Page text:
Because of its important role in prevention and treatment, all women with ovarian cancer should have虂 a genetic consultation and testing to assess the presence of mutations in the BRCA1/2 gene. It is believed that more than 40% of women who have inherited a defective copy of the BRCA1/2 gene will develop ovarian cancer about 70% will develop breast cancer, and those with BRCA1/2 mutations are also more likely to develop pancreatic or prostate cancer. Performing molecular testing for mutations in the BRCA1/2 (BRCA1 BRCA2) genes allows early identification of mutation carrier status in these genes. Detection of a mutation in a healthy person is an indication for inclusion in oncological surveillance aimed at early detection of cancer.

Ovarian tumors

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There is a special group台 of ovarian cancers with low malignant potential, called tumors of borderline malignancy. These tumors usually localize台 in one ovary, occur台 usually in women of reproductive age, and have an average age of 38-45 years. Nearly 75% of borderline tumors are diagnosed in the asymptomatic period, thanks to vaginal ultrasonography.聽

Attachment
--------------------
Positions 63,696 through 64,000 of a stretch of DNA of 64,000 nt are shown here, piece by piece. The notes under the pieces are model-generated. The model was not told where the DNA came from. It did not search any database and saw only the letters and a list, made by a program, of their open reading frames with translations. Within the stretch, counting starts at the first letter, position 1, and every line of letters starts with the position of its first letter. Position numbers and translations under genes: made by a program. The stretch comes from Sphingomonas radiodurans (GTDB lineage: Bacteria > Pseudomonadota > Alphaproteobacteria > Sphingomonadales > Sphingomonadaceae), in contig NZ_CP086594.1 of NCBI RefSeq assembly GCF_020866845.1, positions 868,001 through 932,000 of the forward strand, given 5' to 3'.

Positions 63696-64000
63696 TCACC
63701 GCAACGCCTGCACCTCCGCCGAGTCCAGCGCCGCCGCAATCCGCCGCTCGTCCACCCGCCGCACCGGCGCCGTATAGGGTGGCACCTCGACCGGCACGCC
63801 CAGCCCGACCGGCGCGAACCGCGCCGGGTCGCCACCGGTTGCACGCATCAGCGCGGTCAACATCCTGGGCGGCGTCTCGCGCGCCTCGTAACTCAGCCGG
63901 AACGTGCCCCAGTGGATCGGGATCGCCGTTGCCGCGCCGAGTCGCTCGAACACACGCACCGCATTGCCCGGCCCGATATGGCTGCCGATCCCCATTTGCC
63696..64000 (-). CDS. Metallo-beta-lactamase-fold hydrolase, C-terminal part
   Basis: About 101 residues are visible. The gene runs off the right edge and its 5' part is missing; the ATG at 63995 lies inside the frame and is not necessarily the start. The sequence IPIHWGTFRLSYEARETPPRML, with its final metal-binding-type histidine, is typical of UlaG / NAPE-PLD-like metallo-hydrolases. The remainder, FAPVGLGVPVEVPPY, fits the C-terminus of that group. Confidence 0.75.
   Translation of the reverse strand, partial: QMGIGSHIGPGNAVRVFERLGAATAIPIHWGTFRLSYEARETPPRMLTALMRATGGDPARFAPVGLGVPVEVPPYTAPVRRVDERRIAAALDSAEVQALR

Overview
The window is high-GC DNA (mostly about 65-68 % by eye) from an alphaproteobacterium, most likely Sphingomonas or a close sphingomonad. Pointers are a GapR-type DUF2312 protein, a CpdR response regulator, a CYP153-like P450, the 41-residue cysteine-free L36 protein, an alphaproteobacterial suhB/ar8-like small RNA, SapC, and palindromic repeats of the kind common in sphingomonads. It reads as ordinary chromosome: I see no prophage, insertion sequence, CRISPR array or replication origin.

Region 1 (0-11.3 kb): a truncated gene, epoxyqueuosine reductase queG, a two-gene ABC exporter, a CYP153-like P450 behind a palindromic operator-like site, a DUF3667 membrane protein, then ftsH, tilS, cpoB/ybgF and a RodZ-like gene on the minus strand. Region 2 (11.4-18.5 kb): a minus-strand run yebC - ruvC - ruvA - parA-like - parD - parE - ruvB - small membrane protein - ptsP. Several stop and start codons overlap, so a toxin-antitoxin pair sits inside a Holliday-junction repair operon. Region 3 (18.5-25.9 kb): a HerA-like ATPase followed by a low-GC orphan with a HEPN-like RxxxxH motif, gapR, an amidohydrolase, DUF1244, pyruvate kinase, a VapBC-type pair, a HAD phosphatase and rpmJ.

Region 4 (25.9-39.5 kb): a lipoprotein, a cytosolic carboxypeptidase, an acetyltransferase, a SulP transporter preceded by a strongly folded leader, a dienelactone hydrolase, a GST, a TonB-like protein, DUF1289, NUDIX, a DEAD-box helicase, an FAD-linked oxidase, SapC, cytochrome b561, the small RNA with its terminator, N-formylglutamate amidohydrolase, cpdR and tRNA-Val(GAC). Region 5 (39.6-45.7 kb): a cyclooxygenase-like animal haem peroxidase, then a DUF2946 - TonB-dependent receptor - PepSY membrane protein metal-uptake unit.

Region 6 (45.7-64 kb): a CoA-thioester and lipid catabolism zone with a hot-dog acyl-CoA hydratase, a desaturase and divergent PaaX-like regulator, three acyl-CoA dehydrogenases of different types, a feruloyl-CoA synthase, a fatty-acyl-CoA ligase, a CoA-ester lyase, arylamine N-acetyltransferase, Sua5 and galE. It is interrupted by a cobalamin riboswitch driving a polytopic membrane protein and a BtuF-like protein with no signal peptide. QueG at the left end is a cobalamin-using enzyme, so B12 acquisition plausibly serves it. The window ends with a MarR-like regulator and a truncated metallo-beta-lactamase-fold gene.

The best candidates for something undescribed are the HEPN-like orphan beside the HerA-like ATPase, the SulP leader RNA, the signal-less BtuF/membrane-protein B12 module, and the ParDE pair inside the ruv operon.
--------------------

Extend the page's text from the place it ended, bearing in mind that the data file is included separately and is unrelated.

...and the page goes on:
Prevention of gynecological diseases is a key issue in taking care of women's health. Thanks to modern molecular diagnostics, experienced specialists and state-of-the-art diagnostic equipment, we can offer our patients world-class prevention. You can't delay any longer, especially when we're talking about one of the most promising malignancies in women.

Therefore, for preventive examinations come before you get sick! Regular preventive examinations are essential, among other things, because they help prevent disease and cancer.

Remember , cancers or other diseases detected at an early stage offer a good chance of cure.

What tests should be kept in mind? It is very important to have regular examinations:

  • Breast self-examination, once a month, one week after your period, in your twenties,
  • Breast palpation performed by a gynecologist or your primary care midwife every 6-12 months, after the age of twenty-five,